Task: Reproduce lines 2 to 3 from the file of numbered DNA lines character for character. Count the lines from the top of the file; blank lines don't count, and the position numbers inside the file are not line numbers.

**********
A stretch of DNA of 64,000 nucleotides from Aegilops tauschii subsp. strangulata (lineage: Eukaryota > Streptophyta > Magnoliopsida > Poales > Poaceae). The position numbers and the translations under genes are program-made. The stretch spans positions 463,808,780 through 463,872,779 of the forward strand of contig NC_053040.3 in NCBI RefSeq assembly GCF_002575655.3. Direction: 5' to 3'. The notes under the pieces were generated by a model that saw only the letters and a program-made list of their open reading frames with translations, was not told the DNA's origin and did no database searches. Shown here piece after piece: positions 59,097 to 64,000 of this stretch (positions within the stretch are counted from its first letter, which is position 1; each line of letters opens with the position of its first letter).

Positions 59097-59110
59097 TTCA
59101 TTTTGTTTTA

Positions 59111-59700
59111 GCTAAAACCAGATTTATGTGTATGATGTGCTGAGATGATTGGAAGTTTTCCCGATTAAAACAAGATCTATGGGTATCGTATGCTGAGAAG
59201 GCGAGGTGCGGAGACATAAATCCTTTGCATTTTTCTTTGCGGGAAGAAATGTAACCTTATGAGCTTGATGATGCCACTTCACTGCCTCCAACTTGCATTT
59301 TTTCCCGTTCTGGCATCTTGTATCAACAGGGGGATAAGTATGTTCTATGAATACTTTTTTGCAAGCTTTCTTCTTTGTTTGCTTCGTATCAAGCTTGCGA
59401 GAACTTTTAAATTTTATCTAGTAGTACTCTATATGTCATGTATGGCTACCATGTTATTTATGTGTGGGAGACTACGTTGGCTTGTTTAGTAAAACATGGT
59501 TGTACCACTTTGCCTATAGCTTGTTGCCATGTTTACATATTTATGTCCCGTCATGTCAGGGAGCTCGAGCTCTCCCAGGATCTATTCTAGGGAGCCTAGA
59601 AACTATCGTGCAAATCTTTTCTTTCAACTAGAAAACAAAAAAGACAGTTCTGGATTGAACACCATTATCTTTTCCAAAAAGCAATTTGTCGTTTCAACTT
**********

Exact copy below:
Positions 59097-59110
59097 TTCA